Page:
A polite reminder: College students learning it's never too late to learn etiquette

2014-03-29T23:58:00Z 2014-03-30T22:03:15Z A polite reminder: College students learning it's never too late to learn etiquetteBy Philip Potempa philip.potempa@nwi.com, (219) 852-4327 nwitimes.com

The world could use more politeness and niceties.

There are never enough "thank yous," "pleases," "you're welcomes" and notes of gratitude in today's fast-paced society of technology.

"It seems like basic information to take for granted, but not everyone knows what to do at a formal dinner with a setting that has multiple plates, glasses, forks and spoons," said Becky Kriha, 21, a senior at Valparaiso University who devoted one of her class projects this semester to a presentation about navigating a properly planned dinner table setting.

"And when faced with a situation dining with others and you're not sure what course comes next, it can become very uncomfortable very quickly if you're worried about making a mistake."

Kriha, who is from Neenah, Wis., credits her parents, and especially her grandmother for instilling the know-how of setting a proper dinner table and the courtesy and manners expected when dining with others.

But for many, including college students facing new "firsts" like face-to-face interviewing and employment opportunities, knowing what to say and do for making the best impression is vital for avoiding life's faux pas moments and social pitfalls.

Holly Simpson, assistant director of the Valparaiso University Career Center, annually hosts a community "Etiquette Dinner and Networking Reception" for students and others in the ballroom of the Harre Student Union.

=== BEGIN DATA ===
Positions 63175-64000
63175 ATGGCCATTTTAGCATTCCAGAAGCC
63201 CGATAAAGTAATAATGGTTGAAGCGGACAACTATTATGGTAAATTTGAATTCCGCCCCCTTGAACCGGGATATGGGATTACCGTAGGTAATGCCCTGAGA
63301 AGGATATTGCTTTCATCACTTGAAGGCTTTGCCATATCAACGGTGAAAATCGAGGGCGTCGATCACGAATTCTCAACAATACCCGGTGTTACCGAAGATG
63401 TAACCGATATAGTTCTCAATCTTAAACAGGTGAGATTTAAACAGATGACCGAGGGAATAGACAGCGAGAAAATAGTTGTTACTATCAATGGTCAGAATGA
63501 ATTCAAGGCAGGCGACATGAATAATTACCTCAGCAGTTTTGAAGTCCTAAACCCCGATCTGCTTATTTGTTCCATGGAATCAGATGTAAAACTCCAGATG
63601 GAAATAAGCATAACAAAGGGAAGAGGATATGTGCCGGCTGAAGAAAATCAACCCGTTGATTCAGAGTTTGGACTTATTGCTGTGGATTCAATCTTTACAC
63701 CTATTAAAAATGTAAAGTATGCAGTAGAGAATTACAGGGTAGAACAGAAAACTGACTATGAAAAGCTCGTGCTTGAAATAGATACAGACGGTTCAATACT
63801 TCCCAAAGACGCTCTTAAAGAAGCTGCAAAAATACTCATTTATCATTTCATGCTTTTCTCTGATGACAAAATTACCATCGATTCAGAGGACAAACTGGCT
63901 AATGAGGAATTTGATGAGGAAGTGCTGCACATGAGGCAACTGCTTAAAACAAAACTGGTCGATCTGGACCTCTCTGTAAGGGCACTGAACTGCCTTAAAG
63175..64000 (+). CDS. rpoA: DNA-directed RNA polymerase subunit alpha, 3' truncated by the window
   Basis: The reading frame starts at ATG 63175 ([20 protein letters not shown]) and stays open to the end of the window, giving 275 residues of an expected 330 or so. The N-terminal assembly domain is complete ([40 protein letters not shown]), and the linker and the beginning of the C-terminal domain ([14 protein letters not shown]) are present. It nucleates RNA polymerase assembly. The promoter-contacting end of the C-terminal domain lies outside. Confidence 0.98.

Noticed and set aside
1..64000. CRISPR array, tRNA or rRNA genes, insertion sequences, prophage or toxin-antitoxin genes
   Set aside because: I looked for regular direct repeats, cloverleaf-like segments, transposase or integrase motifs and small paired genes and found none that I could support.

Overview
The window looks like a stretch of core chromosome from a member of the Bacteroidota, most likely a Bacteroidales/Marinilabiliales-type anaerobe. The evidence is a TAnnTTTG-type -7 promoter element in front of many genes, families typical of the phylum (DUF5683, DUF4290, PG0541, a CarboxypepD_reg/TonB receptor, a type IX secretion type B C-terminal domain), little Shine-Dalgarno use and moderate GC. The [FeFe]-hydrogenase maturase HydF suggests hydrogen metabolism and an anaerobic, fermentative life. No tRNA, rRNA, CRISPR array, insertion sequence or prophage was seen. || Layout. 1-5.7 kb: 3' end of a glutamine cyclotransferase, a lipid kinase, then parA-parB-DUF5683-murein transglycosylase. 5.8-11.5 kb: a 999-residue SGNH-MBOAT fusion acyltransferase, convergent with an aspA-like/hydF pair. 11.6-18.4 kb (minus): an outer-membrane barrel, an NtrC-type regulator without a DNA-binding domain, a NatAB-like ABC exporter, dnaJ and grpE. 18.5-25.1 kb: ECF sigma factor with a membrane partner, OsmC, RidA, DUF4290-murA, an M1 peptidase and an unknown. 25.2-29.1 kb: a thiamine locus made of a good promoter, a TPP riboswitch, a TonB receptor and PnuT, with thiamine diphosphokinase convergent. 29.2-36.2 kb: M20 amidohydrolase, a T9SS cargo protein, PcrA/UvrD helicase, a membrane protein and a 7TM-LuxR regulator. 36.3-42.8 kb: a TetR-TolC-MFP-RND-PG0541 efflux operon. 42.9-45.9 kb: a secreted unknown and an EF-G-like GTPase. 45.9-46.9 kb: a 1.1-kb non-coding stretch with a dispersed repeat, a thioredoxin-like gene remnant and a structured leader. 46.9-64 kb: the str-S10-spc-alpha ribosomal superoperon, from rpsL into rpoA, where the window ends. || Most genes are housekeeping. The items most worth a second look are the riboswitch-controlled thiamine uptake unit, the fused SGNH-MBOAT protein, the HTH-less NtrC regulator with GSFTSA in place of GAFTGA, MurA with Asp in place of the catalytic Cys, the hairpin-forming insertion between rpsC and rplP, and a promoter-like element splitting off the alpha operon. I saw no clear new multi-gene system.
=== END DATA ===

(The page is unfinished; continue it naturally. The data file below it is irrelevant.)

Last semester's dinner included more than 150 participants eager to embrace the finer points of polite social interaction.

Guiding the dinner and discussion is usually Patricia Cook of Patricia Cook & Associates of Wilmette, Ill., who talks about "first impressions."

She loves to share the famed quote by author Oscar Wilde: "The World was my oyster, but I used the wrong fork."

Simpson, who has been in her position with the university for eight years, said the dinner is always a success and a tradition that began more than 12 years ago.

"Being confident helps so much for any social situation, and in the scenario of talking to potential employers, it's even more emphasized for success," Simpson said.

"For $10, students share a four-course dinner and learn so much more along the way."

Participants at the dinner, who provided social interaction for students to polish salutations and networking do's and don't's, included a variety of representatives from the community, including Brandi Anstine, who was with FWC Sports and is now the director of development at Healthlinc, Pam Saylor, employment services manager at Michiana Resources, Jackie Stewart of Enterprise Rent-A-Car, Jeff Cunningham, sales manager at Signature Graphics, Jennifer Fraley, branch director at Loving Care Agency, Matt Huner, business development manager at Grayhill, Inc. and Harold Gatlin, president, Gatlin CPA Group.

"Everyone should know that anytime you are seated next to someone you are meeting for the first time, it's important to be aware of the people around you," Simpson said.

"You might not think someone you've just met is related to any area of your interests. But very likely, that same person could be connected or know someone else who is from an area of interest. This is when the magic of proper social interaction, first impressions and knowing how to talk to others can change everything."

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